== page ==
To discuss the types of closed Earth orbits that are commonly used by spacecraft operators, we need to consider the characteristics of typical orbits that uniquely distinguish one orbit from another. Principally, these distinguishing features are shape, size, and inclination.

Circular orbit Elliptical orbit

- zero eccentricity - moderate eccentricity

Elliptical orbit - high eccentricity

Figure 2.3: Shape is a principal distinguishing characteristic of orbits. The degree of elongation of an orbit is defined by its eccentricity.

Circular orbit Elliptical orbit

- zero eccentricity - moderate eccentricity

Elliptical orbit - high eccentricity

Figure 2.3: Shape is a principal distinguishing characteristic of orbits. The degree of elongation of an orbit is defined by its eccentricity.

For closed orbits, the relevant shapes are circles and ellipses. Of course, some ellipses are more elongated than others, as shown in Figure 2.3, and this degree of elongation is referred to as eccentricity, with high eccentricity orbits being more elongated.

Similarly, size is an easy idea, being defined by the orbit height. More precisely, a circular orbit will be defined by its radius, measured from Earth's center, or by its altitude above Earth's surface, as shown in Figure 2.4a. For elliptical orbits, the overall size of the orbit can be defined in terms of the distance between perigee and apogee (Fig. 2.4b). The perigee and apogee points may also be pinned down by their respective distances from Earth's center or surface.

The third principal characteristic, orbital inclination, essentially defines the orientation of the orbit plane with respect to Earth's equator, as illustrated in Figure 2.5. The orbital inclination is defined as the angle between the orbit plane and the equatorial plane, measured at the ascending node of the orbit. Again in terms of the jargon, a node is simply a

(a) Circular orbit

(b) Elliptical orbit radius

(a) Circular orbit

(b) Elliptical orbit

perigee altitude constant speed variable speed:

- fast at perigee

- slow at apogee altitude perigee constant speed variable speed:

- fast at perigee

- slow at apogee

Figure 2.4: The size of an orbit is a principal characteristic, and this is defined by the orbit's altitude above Earth's surface, or its distance from Earth's center.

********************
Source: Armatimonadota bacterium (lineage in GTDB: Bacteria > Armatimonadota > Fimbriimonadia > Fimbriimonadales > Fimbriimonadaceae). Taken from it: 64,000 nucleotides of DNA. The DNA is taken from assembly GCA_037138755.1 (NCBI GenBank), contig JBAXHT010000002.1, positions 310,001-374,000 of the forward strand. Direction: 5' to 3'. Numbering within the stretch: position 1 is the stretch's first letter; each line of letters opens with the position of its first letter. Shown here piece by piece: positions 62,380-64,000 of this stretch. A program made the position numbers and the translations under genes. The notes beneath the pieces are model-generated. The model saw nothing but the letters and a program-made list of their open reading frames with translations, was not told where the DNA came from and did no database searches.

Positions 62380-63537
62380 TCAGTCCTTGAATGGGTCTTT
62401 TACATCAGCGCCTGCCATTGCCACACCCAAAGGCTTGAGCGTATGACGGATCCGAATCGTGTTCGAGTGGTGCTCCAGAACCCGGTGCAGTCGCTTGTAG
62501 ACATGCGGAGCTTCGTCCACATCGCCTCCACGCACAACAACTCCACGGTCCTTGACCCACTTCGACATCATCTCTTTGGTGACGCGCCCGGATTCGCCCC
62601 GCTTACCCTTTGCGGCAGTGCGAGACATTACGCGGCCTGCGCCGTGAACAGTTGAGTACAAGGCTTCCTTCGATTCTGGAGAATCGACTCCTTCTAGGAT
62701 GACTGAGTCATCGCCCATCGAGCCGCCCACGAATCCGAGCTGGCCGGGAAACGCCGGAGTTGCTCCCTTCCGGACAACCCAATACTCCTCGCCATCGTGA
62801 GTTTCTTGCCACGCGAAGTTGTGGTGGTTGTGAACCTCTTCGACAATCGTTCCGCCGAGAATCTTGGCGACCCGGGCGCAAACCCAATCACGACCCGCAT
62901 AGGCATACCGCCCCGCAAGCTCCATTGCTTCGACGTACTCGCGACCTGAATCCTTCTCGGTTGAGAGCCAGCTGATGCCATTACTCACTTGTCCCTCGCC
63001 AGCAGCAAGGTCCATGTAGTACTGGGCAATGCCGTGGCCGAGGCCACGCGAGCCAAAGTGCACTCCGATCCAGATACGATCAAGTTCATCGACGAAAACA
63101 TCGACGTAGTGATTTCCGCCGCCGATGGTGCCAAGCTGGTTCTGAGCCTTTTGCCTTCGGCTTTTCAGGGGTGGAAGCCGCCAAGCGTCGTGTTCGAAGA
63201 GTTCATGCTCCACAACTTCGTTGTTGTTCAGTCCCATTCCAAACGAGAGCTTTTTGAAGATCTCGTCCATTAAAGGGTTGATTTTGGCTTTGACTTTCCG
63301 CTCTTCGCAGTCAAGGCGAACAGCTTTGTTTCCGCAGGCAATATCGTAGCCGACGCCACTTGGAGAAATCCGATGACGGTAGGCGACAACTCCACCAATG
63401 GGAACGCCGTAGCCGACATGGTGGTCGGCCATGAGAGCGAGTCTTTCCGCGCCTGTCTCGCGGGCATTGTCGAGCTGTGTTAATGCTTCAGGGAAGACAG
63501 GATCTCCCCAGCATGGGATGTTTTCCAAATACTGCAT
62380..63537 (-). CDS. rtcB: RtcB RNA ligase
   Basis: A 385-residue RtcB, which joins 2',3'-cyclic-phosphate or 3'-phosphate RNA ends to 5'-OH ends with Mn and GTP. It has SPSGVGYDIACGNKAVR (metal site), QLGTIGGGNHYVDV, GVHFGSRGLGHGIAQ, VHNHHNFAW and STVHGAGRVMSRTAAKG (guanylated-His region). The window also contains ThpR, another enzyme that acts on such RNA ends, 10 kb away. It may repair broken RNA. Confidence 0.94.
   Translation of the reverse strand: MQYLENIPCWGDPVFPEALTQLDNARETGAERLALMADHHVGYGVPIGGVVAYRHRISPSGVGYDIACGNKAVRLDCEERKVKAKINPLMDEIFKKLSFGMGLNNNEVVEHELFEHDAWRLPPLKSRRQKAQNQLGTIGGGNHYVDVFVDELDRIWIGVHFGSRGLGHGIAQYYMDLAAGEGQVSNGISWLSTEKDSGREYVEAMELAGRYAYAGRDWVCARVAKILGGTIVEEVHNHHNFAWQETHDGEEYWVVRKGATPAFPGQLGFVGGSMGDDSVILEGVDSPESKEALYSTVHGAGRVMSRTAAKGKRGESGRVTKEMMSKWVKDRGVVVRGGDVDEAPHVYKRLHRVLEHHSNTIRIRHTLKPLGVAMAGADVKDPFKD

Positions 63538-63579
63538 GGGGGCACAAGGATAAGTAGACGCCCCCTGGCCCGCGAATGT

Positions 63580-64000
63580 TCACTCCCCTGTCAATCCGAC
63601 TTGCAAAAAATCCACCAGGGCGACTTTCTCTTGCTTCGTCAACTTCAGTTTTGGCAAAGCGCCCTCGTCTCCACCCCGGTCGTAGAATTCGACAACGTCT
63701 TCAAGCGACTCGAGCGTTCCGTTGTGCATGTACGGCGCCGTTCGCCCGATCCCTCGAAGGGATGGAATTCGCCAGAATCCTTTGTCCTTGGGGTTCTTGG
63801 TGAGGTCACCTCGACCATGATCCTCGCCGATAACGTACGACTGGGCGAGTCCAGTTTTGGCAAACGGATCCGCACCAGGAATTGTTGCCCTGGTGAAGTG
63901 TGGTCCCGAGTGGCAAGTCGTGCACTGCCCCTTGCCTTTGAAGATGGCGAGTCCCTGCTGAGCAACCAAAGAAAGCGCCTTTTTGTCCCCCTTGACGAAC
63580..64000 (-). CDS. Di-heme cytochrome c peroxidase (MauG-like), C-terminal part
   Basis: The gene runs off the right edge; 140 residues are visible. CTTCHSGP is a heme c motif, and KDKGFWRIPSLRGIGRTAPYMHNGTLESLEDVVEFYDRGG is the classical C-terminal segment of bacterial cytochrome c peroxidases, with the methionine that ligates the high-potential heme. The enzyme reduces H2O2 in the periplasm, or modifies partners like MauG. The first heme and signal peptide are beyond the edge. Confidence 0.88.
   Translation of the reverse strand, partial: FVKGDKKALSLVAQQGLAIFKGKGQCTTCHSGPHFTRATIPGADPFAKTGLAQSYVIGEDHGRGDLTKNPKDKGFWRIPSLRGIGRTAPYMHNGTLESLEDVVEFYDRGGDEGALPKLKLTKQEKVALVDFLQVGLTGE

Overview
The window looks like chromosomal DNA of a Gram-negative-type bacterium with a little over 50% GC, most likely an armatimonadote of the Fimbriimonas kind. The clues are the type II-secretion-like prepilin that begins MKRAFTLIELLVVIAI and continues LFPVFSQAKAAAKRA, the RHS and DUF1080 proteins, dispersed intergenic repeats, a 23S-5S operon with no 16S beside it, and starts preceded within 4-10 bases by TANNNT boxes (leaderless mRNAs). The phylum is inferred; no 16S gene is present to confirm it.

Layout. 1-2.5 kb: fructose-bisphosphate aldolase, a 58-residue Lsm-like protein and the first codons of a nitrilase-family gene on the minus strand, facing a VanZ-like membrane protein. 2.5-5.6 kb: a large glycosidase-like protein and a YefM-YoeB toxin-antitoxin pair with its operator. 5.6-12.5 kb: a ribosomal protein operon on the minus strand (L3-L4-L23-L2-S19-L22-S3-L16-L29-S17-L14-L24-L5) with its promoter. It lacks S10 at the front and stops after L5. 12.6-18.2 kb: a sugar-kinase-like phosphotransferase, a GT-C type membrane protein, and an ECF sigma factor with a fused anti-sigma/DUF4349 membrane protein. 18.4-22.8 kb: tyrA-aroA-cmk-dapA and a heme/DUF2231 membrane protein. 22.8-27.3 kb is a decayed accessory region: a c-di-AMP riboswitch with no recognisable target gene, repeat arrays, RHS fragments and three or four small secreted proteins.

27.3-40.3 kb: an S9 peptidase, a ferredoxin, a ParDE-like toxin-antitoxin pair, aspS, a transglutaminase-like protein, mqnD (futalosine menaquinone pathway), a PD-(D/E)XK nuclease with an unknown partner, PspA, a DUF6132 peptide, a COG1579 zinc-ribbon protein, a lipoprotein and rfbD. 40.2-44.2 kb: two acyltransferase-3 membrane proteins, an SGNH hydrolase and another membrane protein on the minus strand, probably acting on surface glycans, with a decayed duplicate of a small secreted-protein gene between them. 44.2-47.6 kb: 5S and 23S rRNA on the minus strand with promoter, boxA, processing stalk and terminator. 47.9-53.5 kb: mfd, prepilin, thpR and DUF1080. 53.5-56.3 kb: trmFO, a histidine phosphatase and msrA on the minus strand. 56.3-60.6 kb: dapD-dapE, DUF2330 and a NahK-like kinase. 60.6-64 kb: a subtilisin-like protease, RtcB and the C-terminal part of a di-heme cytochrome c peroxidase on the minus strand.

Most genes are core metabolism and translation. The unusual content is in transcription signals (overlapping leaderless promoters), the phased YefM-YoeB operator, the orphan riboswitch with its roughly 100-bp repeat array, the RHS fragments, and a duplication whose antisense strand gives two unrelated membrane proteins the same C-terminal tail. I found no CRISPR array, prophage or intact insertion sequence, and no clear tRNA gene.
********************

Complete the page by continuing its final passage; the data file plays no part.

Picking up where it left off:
Spacecraft

/ / V. Orbital inclination

Earth rotation

Figure 2.5: The angle between the orbit plane and the equatorial plane is called the orbital inclination. This is the third principal distinguishing characteristic of an orbit.

point on the orbit where the spacecraft crosses the equator, and an ascending node is one where the spacecraft is traveling from south to north. Looking at Figure 2.6a, we can see that an orbital inclination of 0 degrees gives an equatorial orbit, that is, one that overflies the equatorial region only. Conversely, an orbital inclination of 90 degrees gives an orbit plane perpendicular to the equatorial plane, as shown in Figure 2.6b. This type of orbit is referred to as a polar orbit. Of course, the orbital inclination may take any value between 0 and 180 degrees; a value of about 45 degrees is illustrated in Figure 2.6c.

Another property of the orbit that is of interest, implied in Figure 2.4, is the orbital speed with which spacecraft move along their orbital path. This is not a principal characteristic, but an attribute that arises as a result of the

orbit shape and size. The mathematics tells us that in a circular orbit, the spacecraft's speed is dependent on the mass of the central body and the orbit height. Given that we are considering Earth orbits, the mass of the central body, Earth, is of course constant, so the spacecraft's speed then becomes dependent only on the orbit height. A spacecraft in a circular orbit at particular altitude will move at a precisely defined speed. For example, in a 200-km (124-mile) altitude circular orbit, the spacecraft moves at 7.78 km/ sec (4.84 miles/sec), as we have already seen in our discussion earlier of Newton's cannon. This is a low Earth orbit (LEO). The rule is that as the circular orbit height increases, the orbit speed decreases; for example, a spacecraft in a 10,000-km (6200-mile) altitude circular orbit will travel at around 5 km/sec (3 miles/sec).

In an elliptical orbit, the spacecraft speed along its trajectory is slightly more difficult to quantify, as the mathematics are a little more involved. But it can be understood easily in terms of the sharing of the spacecraft's energy between height and speed. As the spacecraft's altitude increases, its energy is sapped by its climb out of the gravity field and it slows down. At the apogee point of an elliptic orbit, the spacecraft speed will be lower than its speed at perigee. We have seen this already, expressed in a rather geometrical (17th century) way by Kepler's second law of planetary motion (see Chapter 1). A good parallel to help remember the variation in speed in elliptical orbits is bike riding on hilly terrain; your speed in the valleys is much higher than when climbing to the high points, for the same reasons of converting height into speed, and vice versa, as you ride.

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